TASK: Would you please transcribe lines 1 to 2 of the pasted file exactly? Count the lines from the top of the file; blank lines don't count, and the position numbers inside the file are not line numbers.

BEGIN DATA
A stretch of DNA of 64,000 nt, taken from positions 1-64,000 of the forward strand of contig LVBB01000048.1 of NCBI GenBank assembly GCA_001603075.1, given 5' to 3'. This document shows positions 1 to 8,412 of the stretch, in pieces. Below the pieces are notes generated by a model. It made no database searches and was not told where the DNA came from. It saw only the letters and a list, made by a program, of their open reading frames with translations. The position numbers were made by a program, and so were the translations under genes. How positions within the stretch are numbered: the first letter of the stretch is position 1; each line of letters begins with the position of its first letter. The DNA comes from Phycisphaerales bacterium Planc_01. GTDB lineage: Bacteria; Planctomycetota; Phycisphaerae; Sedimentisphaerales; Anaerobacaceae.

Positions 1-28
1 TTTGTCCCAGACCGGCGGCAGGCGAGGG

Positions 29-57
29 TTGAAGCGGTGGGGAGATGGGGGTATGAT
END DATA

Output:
A stretch of DNA of 64,000 nt, taken from positions 1-64,000 of the forward strand of contig LVBB01000048.1 of NCBI GenBank assembly GCA_001603075.1, given 5' to 3'. This document shows positions 1 to 8,412 of the stretch, in pieces. Below the pieces are notes generated by a model. It made no database searches and was not told where the DNA came from. It saw only the letters and a list, made by a program, of their open reading frames with translations. The position numbers were made by a program, and so were the translations under genes. How positions within the stretch are numbered: the first letter of the stretch is position 1; each line of letters begins with the position of its first letter. The DNA comes from Phycisphaerales bacterium Planc_01. GTDB lineage: Bacteria; Planctomycetota; Phycisphaerae; Sedimentisphaerales; Anaerobacaceae.

Positions 1-28